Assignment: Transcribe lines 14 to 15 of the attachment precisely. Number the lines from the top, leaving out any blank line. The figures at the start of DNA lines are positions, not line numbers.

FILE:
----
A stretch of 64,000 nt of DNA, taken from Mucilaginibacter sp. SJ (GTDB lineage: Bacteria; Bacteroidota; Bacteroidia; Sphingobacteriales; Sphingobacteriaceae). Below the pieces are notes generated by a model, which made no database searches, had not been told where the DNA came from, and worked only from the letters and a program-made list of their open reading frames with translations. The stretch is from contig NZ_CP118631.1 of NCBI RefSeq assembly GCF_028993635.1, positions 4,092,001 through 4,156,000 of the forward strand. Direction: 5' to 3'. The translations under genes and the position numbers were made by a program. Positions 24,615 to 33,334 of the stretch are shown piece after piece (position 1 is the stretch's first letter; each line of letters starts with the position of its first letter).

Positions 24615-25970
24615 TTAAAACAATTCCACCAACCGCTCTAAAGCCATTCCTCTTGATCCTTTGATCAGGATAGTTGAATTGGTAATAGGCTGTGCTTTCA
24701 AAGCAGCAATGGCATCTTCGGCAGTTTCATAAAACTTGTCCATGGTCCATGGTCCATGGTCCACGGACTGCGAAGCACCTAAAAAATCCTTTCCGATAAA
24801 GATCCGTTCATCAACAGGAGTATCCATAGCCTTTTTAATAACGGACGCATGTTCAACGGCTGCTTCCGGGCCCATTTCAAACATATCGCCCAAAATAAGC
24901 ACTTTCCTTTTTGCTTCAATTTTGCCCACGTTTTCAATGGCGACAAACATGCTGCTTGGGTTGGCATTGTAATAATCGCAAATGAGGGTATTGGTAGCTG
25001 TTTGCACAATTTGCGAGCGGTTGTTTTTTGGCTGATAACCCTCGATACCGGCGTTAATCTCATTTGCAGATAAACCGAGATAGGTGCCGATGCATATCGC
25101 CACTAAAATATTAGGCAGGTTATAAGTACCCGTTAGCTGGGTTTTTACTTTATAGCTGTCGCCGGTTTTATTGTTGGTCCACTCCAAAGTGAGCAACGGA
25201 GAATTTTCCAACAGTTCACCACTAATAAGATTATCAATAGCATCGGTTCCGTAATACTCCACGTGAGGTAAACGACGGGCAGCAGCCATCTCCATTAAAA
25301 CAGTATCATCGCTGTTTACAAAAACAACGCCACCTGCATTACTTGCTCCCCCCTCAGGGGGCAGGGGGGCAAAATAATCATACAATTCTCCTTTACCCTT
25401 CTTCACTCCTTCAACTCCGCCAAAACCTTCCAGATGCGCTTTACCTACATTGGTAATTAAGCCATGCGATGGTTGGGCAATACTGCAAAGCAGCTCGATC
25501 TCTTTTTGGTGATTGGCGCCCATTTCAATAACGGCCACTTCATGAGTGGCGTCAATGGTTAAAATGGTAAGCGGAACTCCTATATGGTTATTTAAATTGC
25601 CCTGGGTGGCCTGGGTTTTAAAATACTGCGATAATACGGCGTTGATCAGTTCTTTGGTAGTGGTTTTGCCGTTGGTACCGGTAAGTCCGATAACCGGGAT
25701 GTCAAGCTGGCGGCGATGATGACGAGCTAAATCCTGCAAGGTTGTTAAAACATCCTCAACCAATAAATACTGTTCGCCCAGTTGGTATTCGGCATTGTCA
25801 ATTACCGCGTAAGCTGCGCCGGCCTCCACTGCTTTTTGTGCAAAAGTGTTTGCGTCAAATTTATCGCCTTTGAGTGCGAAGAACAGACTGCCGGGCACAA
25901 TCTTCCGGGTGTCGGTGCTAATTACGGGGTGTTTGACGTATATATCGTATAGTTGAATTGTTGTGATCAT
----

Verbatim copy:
25701 GTCAAGCTGGCGGCGATGATGACGAGCTAAATCCTGCAAGGTTGTTAAAACATCCTCAACCAATAAATACTGTTCGCCCAGTTGGTATTCGGCATTGTCA
25801 ATTACCGCGTAAGCTGCGCCGGCCTCCACTGCTTTTTGTGCAAAAGTGTTTGCGTCAAATTTATCGCCTTTGAGTGCGAAGAACAGACTGCCGGGCACAA